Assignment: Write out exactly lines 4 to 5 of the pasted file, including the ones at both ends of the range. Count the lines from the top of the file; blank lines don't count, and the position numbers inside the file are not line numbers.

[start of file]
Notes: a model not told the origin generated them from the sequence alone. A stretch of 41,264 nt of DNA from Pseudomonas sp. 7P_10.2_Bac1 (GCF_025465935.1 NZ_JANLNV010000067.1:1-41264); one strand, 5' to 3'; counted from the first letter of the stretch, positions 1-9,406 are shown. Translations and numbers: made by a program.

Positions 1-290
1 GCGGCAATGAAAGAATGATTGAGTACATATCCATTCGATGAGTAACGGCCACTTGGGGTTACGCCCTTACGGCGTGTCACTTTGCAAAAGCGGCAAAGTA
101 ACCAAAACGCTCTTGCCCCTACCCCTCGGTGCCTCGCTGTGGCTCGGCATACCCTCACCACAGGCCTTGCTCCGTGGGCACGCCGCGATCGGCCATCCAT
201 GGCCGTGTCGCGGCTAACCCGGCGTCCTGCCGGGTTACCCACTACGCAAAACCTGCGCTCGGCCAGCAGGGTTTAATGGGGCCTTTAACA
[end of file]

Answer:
101 ACCAAAACGCTCTTGCCCCTACCCCTCGGTGCCTCGCTGTGGCTCGGCATACCCTCACCACAGGCCTTGCTCCGTGGGCACGCCGCGATCGGCCATCCAT
201 GGCCGTGTCGCGGCTAACCCGGCGTCCTGCCGGGTTACCCACTACGCAAAACCTGCGCTCGGCCAGCAGGGTTTAATGGGGCCTTTAACA